Facebook can call this app what it wants, but at its core Messenger Kids is a feeder system. The company is preparing to make young kids Facebook members as soon as they reach minimum age. By then, it hopes that Facebook will already be deeply entrenched in kid’s everyday lives, a fix they can’t do without. They’ll be social media addicts, from the cradle to the grave. At the same time, it ensures parent stays engaged with Facebook because they must monitor Messenger Kids. One way or another, everyone in a family must stay in the picture.
No one knows the long or short-term effects of introducing children to social media at such an early age. Studies show that young kids who use social media are more likely to report being depressed than those who engage in other activities. It can negatively impact social interactions with other people and cut into sleep. These studies though, don’t really know the impact on Messenger Kids demographic because they haven’t done studies on a group that is below the required minimum age. Based on the impact on older kids, younger kids exposure can’t be a good thing. The question then is how bad is it? We shouldn’t let anyone make lab rats of little kids.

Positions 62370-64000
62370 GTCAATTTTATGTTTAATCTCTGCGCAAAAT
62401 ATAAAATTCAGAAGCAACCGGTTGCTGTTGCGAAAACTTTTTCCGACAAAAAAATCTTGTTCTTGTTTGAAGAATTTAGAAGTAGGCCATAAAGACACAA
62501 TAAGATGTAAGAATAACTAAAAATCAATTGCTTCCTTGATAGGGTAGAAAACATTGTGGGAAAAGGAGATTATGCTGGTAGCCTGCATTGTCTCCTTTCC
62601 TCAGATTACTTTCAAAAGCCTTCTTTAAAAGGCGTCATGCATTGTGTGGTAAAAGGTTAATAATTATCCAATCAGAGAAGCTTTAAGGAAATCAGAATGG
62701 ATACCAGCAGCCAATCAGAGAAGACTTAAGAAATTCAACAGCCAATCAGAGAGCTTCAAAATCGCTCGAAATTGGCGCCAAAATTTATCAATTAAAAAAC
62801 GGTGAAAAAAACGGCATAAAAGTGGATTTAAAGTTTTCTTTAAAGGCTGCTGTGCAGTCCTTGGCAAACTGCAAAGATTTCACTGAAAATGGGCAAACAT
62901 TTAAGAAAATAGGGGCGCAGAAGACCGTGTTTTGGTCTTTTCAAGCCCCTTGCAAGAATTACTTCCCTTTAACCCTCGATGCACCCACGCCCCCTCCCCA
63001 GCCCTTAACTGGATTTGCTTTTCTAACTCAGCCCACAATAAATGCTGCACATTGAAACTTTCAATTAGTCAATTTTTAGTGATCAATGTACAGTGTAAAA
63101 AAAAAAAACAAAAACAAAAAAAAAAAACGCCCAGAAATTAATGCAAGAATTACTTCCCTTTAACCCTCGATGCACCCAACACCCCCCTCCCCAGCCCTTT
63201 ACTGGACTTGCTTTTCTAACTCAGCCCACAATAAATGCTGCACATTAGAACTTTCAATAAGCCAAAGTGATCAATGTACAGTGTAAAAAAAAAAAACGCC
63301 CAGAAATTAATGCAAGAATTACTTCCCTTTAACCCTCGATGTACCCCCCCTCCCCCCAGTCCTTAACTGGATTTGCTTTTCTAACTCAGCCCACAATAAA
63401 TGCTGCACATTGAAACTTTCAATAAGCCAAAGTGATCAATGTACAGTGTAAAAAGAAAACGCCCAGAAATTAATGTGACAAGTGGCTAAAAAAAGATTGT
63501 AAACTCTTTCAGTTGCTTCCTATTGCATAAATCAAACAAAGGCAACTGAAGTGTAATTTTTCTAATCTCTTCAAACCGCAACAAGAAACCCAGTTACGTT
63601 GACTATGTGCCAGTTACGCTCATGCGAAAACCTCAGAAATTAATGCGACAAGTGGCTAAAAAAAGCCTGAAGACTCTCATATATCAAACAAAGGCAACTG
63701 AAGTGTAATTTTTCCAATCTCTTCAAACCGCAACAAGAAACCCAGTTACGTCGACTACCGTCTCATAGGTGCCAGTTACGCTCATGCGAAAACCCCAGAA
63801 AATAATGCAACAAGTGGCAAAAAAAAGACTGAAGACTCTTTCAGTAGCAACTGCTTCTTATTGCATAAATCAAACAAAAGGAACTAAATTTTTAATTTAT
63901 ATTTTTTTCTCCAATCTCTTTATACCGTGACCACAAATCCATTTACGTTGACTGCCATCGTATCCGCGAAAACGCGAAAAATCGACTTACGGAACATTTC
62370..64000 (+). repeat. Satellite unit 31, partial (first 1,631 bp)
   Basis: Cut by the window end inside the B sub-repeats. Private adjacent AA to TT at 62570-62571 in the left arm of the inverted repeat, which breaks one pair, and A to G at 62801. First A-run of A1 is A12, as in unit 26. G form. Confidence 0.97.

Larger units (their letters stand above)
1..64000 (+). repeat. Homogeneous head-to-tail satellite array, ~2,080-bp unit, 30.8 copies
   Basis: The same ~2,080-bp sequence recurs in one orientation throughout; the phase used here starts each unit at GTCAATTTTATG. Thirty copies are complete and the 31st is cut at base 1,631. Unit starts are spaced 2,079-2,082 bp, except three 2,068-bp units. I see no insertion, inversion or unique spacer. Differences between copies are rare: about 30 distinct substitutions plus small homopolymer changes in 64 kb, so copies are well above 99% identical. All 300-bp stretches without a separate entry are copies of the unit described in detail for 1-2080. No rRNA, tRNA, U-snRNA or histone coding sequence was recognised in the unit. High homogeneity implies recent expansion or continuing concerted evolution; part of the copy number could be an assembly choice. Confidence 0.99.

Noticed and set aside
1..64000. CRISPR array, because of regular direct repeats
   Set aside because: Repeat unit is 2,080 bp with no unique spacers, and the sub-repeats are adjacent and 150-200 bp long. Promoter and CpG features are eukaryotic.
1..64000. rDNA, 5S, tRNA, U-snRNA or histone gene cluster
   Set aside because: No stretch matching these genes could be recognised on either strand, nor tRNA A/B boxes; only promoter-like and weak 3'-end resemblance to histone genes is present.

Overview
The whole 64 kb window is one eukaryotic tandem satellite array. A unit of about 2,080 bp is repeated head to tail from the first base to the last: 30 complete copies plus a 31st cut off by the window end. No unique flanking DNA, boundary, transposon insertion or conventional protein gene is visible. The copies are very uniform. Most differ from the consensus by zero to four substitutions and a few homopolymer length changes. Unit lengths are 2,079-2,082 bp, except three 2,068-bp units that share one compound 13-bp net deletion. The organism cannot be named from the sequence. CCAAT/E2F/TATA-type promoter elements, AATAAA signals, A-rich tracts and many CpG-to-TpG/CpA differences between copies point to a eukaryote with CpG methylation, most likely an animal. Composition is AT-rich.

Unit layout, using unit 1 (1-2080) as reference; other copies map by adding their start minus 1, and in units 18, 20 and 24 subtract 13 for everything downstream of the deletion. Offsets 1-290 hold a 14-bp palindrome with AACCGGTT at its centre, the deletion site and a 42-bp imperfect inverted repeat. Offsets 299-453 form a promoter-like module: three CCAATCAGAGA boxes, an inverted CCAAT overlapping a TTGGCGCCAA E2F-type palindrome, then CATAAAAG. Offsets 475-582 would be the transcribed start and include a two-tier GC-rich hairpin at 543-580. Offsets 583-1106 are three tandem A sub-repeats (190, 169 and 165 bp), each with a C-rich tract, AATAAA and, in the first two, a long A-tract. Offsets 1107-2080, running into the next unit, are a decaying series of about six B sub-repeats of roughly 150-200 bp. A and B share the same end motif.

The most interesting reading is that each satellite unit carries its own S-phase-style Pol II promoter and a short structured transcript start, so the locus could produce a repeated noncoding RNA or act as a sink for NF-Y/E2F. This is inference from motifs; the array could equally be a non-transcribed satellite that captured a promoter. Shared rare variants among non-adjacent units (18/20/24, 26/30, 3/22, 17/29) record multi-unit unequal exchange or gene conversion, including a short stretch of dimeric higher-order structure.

Exposure to social media opens the door to the world of cyberbullying. Texting can seem simple enough, until you find out that you’re being talked about, made fun of, excluded from conversations, or ignored. Kids this age form a lot of frenemies and short-term friends. They’re as fickle as the day is long as they figure out who they are and what they like to do. It doesn’t matter how well parents monitor the situation. They have no control over it. The result is a loss of confidence and increase in overall anxiety.
Bait and switch
Speaking of exposure, when you open a child to the digital world, you leave them vulnerable to see and hear things they’re not developmentally prepared for. You’re also introducing them into a world of potential pedophiles, who lie about their registered information to access the app, turning it into their own Match.com. Furthermore, with the ability to manipulate newsfeeds, Facebook has the power to bait and switch, creating a digital world of stories that fails to match the real world of truth. In addition to fake stories, there’s the issue of accessibility, meaning the order in which kids see stories. All of this plays into their naivete’ and skewers their world view.
There’s no way for parents to spy on what their kids are saying in their chats. The only way they can see anything is to ask their kids to look at their device’s screen. That means everything they do is transparent and out in the open. Most kids will follow their parents’ rules, but how many will come to parents with complaints about the behavior of others? Everything feeds through their kid’s devices, not their own, so parents see nothing firsthand, only later. This makes it hard to properly maintain some level of safety.